In the U.S. system there are various documents that reflect intelligence appreciations, each with different standing. With knowledge of the generic type of an analysis, the observer can better understand the importance of intelligence.
National Intelligence Estimates The national intelligence estimates (NIEs) represent the highest category of intelligence document (or "product"). The director of central intelligence (DCI), the official who heads the entire American intelligence community, is responsible for the NIEs. He is advised in this by the National Foreign Intelligence Board, a committee on which sits the head of each U.S. agency in this field. The NIEs are drafted by a subordinate unit on the basis of "contributions" from the member agencies. Since 1973 the drafts have been written by area specialists known as national intelligence officers, who collectively constitute the National Intelligence Council. Before 1973 the drafters were generalists in an office subordinate to the Board of National Estimates. Some DCIs (including all since 1973) have had the council/board within their own office; a few earlier intelligence leaders subordinated the board to the CIA's Directorate for Intelligence. Either way, the director has always had the power to require that specific language (and therefore particular substantive judgments) be included in an NIE. There is also a procedure whereby agencies belonging to the National Foreign Intelligence Board can take exception to a conclusion in the NIE, usually expressed as a footnote to the main text. (At times these dissents have appeared as footnotes or as appendices to a paper or have been written in the main text, depending on the preferences of the director, but the colloquialism for a dissent in an NIE remains to "take a footnote.") A change in intelligence appreciations that occurs after an NIE has been issued is reflected in a paper known as a "memorandum to holders" of the NIE. A more important change can require a fresh estimate. Presidents, national security advisers, and top officials have varied in the amount of attention they pay to NIEs. Dwight D. Eisenhower and Lyndon Johnson accorded them great importance; Ronald Reagan and George H. W. Bush paid little heed; others have been somewhere in the middle. Perhaps the main significance of NIEs has been political—these documents represent the considered opinion of the U.S. intelligence community; their substance can be expected to leak if presidents take actions contrary to them, embarrassing the senior policymakers. The NIEs also have a more formal role in weapons system acquisition decisions and military budget planning that should not be ignored.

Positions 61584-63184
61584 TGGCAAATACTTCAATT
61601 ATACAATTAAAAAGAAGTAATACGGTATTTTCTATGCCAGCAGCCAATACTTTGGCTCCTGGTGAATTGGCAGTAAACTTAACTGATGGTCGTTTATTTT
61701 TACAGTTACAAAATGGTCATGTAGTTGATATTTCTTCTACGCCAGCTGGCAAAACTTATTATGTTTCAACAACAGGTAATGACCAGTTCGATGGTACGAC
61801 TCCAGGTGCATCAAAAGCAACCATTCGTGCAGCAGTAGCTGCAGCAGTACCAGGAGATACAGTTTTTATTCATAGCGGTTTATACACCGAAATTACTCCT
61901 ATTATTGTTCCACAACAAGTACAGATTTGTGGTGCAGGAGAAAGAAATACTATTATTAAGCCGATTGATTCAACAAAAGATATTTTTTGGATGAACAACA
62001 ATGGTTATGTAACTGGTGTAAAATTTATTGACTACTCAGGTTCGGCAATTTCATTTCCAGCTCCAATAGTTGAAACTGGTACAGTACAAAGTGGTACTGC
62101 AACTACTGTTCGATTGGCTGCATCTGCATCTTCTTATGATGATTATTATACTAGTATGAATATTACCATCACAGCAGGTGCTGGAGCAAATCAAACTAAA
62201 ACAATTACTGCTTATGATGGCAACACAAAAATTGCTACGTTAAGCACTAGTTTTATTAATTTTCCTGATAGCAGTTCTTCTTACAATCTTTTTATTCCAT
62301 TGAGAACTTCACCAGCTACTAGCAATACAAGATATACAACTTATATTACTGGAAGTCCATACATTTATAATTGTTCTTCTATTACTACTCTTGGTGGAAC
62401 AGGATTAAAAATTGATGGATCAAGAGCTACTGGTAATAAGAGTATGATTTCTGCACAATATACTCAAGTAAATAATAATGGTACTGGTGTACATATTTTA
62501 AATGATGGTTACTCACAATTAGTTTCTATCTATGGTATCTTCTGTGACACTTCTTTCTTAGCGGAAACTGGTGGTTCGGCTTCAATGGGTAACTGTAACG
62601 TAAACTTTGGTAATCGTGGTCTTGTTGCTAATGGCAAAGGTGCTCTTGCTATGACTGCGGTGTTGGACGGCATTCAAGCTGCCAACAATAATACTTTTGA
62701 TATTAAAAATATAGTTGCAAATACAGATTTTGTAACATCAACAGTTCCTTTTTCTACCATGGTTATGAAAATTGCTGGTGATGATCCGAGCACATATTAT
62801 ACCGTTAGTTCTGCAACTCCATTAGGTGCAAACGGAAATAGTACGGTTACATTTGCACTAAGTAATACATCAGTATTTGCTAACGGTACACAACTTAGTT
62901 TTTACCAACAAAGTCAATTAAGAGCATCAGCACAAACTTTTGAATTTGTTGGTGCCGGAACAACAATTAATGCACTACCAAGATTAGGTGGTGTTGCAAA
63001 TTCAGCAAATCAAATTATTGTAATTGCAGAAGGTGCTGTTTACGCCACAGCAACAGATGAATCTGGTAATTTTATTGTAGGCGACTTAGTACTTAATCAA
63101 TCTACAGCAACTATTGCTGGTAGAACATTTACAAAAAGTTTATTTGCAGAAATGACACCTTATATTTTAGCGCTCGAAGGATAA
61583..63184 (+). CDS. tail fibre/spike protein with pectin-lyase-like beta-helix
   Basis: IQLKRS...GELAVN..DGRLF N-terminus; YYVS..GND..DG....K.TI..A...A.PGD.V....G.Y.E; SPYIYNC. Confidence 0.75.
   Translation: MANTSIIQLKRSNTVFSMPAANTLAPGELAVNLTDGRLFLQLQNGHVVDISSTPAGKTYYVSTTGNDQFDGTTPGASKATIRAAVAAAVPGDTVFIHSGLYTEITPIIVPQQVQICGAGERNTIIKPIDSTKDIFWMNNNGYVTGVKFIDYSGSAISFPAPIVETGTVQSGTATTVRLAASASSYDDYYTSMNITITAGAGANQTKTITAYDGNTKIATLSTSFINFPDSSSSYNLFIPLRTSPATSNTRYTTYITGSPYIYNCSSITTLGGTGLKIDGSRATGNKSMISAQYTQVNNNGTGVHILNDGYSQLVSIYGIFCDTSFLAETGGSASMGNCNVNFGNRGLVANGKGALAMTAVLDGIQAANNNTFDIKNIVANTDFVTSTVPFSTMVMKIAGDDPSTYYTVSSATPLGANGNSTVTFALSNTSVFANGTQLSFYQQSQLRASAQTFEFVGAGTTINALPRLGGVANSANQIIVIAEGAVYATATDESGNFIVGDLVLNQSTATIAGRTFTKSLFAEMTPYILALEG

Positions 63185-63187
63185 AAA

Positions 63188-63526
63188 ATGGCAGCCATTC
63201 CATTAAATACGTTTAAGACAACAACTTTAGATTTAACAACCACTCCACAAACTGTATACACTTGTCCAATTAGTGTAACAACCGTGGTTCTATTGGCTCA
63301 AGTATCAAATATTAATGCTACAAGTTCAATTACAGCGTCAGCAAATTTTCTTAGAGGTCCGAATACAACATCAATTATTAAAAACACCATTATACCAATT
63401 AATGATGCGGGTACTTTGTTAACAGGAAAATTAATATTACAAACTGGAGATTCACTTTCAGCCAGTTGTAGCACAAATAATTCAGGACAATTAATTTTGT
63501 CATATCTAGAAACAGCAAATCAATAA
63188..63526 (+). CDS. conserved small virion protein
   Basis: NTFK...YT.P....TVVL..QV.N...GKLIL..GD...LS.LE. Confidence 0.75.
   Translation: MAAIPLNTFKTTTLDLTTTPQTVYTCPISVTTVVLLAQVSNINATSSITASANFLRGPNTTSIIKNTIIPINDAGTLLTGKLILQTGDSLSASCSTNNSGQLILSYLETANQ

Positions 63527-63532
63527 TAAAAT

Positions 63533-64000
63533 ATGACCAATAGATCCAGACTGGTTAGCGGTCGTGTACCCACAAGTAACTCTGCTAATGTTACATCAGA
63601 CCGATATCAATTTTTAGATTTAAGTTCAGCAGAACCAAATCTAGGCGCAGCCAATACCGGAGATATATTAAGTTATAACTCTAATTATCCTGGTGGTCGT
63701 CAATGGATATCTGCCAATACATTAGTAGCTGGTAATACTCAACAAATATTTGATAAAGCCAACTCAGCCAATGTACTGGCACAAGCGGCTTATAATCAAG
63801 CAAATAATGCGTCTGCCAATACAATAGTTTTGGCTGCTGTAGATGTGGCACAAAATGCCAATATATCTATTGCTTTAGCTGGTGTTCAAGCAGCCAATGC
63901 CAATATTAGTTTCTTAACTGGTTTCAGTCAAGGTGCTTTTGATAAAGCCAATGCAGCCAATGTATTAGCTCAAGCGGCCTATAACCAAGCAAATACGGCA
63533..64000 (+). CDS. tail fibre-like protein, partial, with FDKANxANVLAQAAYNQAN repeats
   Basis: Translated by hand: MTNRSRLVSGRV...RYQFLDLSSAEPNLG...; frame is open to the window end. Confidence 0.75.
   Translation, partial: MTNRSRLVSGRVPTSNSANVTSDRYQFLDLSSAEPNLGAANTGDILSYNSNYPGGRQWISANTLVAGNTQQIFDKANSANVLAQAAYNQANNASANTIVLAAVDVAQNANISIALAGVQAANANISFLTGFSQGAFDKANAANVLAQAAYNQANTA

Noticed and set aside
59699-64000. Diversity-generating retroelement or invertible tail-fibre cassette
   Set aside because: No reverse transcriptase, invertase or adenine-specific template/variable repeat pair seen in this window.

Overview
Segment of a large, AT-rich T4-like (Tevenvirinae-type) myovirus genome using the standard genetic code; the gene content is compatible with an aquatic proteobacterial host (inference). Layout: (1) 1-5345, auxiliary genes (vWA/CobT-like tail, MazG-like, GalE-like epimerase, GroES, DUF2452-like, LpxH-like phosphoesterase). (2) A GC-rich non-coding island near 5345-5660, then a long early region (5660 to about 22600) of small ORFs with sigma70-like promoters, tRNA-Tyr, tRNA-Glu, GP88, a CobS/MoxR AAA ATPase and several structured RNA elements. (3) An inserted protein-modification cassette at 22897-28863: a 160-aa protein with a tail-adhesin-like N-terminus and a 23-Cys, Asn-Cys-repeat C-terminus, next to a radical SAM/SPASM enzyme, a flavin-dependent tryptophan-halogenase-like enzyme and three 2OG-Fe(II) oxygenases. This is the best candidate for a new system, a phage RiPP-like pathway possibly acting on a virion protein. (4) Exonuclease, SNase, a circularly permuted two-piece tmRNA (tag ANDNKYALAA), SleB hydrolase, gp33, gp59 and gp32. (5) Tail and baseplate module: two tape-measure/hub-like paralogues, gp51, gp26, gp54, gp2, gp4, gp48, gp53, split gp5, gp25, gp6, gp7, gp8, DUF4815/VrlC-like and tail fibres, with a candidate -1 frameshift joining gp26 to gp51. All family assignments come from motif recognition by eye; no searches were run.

Special National Intelligence Estimates Like the NIEs, special national intelligence estimates (SNIEs) are created by the interagency process of drafting and review. Their scope and content differ, however. The NIEs tend to be long-term studies of large subjects, for example, the NIE 11/3-8 series, which were five-year predictions for the evolution of Soviet nuclear forces. The SNIE is an analysis of the near-term impact of a specific course of action. For example, in July 1965, when the United States intervened in South Vietnam with massive ground forces, SNIE 10-9-65 analyzed foreign reactions to the new deployment. Similarly, in July 1961, when the United States considered military intervention in Laos, SNIE 58-2-61 predicted probable reactions to this and several other possible courses of action. The national estimates tend to be produced following set schedules, and the SNIEs most often at the request of the president or other senior officials. Partly for this reason the SNIEs can garner more attention than the NIEs.
President's Daily Brief President Harry S. Truman was the first chief executive to demand daily intelligence on key subjects. Since then every president has gotten this kind of reporting, though the form has varied. For Eisenhower, the reports went to his staff secretary, Colonel (later General) Andrew J. Goodpaster, who created summaries he related to the president. John F. Kennedy and Lyndon B. Johnson were provided a president's intelligence checklist, and the president's daily brief (PDB) nomenclature was in use by 1968. During the Clinton administration a vice president's supplement has been added to reflect that official's special concerns. The PDB is an example of "current," as opposed to estimative (predictive), intelligence. Because it reflects immediate events and concerns, the PDB tends to get the most attention. For example, Lieutenant General Brent Scowcroft, national security adviser to President George H. W. Bush, related that Bush devoured the PDBs but had little time for the NIEs.